And finally, no matter how hard the work, how lofty the goal, how impossible the journey feels, find your bench. Take the time necessary to rest, reflect, and live a life –a good long healthy and happy life–that encourages pride in yourself, your community, and your family. In the words of the great Ferris Bueller, “Life goes by pretty fast. If you don’t stop and look around once in awhile, you might miss it.” Today is exactly one of those moments to stop, look around, be proud and celebrate. I know I speak for all of us here at the high school when I say that the class of 2016 has been a truly remarkable class. Your future is bright, your path is unpaved, and your potential is limitless. Congratulations graduates on the truly exceptional work you have done yesterday, and the great achievement we celebrate today. We can’t wait to see what you will do with your tomorrow.

21st Century Learning: The Year in Review

It’s hard to believe that another school year is quickly coming to a close. As an IB World School, our continued focus for the 2015-16 school year was on the development and application of 21st century “survival” skills based on the work of Tony Wagner (@DrTonyWagner). Aligned with our district vision to develop “independent thinkers who are prepared to change the world,” a focus on 21st century skills allowed our teachers to better focus on application as students were continually challenged to make real world connections across the disciplines while developing the skills and habits of mind that underpin both the IB Learner Profile and the IB Learning Standards.

Each Monday, I send a “High School Updates” email to the faculty that includes a list of administrative items, important dates, and general information that teachers need to know based on the time of year. I never call a faculty meeting for the sake of discussing “administrivia” and instead reserve our faculty time exclusively for professional development, department work, curriculum design, and teacher professional time. In each of my weekly updates, I also include a “21st Century Focus” and provide a link (and context) to an article that supports our school’s focus on 21st century learning. My goal here is to simply keep our teachers current on what is “out there” in the field and to provide them with some quick informal professional development as they start their Monday morning each week. Topics within the 21st century umbrella this year ranged from the 21st century job market to makerspaces, computer science, science research, and one-to-one technology.

This post includes one of the 21st century updates that was sent to the faculty each month during the 2015-16 school year. I’ve varied the topics to provide a full range and have included the context as it appeared in my original email along with a link to the article itself. If nothing else, the links will provide you with some good reading to kick off your summer. Enjoy.

October 5, 2015

21st Century Focus–Teaching and Learning: Candace (@careim2) and I have already visited many of you for our first informal observation and we expect to have this first round completed for everyone within a few weeks. As you know, the instructional focus of the feedback that you are receiving centers around one or more of Wagner’s 21st century “survival” skills. These skills are at the heart of the IB Learning Standards and have been something that we have been discussing both directly and indirectly for several years. A few of you recently shared an article from Edutopia with me via Twitter called “15 Characteristics of a 21st Century Teacher.” It’s a quick read and is worth taking a look at. You will also quickly notice that we hit on many of the 15 characteristics on a daily basis here at DFHS. A few that I think are worth thinking more about are #1 (“Learner Centered Classrooms”), #4 (“Go Global”), #11 (“Project Based Learning”), and #13 (“Code”). The article can be accessed by clicking on the following link:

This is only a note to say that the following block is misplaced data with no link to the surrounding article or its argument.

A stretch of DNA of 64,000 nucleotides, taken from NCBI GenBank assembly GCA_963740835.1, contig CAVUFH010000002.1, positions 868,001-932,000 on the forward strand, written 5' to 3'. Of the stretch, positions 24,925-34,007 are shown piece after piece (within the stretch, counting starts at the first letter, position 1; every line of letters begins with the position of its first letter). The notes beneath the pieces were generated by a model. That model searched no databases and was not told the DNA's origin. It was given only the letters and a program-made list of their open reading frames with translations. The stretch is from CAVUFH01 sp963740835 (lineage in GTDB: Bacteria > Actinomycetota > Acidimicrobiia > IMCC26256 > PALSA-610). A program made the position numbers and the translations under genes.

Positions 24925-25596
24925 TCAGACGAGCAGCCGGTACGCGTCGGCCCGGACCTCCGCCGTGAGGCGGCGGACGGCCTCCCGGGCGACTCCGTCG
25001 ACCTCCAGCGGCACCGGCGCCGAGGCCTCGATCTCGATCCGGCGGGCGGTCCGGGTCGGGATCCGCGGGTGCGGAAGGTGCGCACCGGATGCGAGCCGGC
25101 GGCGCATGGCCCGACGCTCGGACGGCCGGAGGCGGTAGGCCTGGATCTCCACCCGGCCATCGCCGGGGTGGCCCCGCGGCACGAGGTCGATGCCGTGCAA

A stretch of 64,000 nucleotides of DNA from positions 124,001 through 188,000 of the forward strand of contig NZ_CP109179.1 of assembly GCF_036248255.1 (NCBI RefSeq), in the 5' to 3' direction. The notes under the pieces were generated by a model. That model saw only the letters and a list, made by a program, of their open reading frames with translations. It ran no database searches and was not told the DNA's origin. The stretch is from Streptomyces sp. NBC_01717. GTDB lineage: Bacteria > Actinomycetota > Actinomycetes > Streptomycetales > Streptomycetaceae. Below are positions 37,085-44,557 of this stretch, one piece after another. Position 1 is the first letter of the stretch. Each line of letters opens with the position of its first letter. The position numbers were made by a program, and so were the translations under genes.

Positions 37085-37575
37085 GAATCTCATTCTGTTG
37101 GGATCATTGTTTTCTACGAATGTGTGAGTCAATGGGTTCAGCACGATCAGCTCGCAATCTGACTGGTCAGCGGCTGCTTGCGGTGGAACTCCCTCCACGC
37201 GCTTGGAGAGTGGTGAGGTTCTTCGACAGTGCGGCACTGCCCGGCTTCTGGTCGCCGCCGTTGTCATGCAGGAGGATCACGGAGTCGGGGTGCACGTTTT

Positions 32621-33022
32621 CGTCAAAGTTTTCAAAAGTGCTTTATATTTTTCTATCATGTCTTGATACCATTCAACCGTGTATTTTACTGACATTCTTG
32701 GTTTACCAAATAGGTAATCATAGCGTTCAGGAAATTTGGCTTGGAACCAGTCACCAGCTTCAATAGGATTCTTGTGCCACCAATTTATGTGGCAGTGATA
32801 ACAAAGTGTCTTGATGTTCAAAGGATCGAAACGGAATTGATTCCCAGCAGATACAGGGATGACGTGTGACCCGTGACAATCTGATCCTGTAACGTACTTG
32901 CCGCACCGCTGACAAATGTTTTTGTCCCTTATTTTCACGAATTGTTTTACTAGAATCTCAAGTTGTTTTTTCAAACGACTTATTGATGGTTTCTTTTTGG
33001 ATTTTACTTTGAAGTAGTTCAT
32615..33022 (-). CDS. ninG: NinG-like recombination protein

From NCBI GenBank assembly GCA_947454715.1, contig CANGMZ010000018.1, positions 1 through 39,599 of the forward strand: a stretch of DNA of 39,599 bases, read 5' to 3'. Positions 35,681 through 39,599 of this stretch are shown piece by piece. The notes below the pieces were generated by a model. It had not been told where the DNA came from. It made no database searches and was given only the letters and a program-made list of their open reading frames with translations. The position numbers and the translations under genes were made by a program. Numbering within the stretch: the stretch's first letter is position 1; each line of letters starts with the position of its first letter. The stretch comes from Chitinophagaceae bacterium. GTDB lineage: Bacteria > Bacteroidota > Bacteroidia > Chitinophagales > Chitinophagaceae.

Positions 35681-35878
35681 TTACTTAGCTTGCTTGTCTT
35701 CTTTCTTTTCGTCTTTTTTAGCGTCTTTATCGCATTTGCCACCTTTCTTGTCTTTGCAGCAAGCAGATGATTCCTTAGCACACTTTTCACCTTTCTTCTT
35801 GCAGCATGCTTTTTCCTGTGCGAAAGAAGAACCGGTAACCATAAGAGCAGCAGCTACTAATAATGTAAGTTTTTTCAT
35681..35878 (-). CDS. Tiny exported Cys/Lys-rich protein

http://www.edutopia.org/discussion/15-characteristics-21st-century-teacher?utm_source=twitter&utm_medium=socialflow

November 23, 2015

21st Century Focus–The Job Market: In last week’s update I mentioned some of the informal research that I have been conducting on 21st century jobs and the importance of knowing what we might be preparing our students for in addition to the skills that we would like them to have. As a 21st century IB School, we have to remain current on the changing global market and how our work inside of the classroom connects to that bigger picture. Each week I am going to share a “21st century profession” that either currently exists or might exist so that you can think about how, if at all, the work that you are doing inside of your classroom might prepare students for that type of job. This week’s 21st century profession is a “Nanotechnologist.” The following site and video provides more information on this field. The video is about two minutes long and is worth watching. Please click on the link below: